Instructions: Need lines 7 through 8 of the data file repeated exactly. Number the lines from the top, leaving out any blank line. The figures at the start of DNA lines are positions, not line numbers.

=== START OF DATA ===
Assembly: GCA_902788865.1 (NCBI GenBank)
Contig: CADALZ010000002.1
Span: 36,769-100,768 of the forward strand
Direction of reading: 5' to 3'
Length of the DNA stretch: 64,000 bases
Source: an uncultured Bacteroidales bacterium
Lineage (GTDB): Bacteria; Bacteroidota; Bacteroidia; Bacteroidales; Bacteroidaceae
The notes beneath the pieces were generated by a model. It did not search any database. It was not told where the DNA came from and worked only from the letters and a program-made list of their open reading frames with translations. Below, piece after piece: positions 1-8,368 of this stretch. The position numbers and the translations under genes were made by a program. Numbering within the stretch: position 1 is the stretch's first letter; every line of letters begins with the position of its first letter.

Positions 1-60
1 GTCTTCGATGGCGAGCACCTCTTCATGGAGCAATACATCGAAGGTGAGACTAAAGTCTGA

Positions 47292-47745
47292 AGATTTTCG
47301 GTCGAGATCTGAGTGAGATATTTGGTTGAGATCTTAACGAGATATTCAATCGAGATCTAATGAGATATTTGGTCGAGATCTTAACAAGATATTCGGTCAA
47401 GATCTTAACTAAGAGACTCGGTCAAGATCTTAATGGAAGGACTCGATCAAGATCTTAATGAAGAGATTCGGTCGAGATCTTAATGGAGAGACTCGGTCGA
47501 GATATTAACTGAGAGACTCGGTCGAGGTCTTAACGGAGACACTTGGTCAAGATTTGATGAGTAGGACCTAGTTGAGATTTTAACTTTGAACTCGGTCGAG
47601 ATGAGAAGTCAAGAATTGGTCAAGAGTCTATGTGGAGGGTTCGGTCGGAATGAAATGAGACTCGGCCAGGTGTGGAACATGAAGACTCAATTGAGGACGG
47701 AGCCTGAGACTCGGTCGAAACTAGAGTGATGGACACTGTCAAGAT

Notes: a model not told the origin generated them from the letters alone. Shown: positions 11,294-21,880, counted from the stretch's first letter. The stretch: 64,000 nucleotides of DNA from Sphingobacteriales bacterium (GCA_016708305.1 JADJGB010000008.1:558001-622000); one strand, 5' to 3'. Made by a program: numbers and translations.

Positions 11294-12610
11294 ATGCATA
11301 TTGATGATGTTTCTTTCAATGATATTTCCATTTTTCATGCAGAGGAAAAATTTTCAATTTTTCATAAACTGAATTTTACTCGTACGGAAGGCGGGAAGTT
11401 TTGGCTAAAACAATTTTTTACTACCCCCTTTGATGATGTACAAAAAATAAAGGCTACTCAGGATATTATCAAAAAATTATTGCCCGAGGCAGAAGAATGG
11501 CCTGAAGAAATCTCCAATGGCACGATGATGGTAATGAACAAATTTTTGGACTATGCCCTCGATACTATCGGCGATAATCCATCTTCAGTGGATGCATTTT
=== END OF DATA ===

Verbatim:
Lineage (GTDB): Bacteria; Bacteroidota; Bacteroidia; Bacteroidales; Bacteroidaceae
The notes beneath the pieces were generated by a model. It did not search any database. It was not told where the DNA came from and worked only from the letters and a program-made list of their open reading frames with translations. Below, piece after piece: positions 1-8,368 of this stretch. The position numbers and the translations under genes were made by a program. Numbering within the stretch: position 1 is the stretch's first letter; every line of letters begins with the position of its first letter.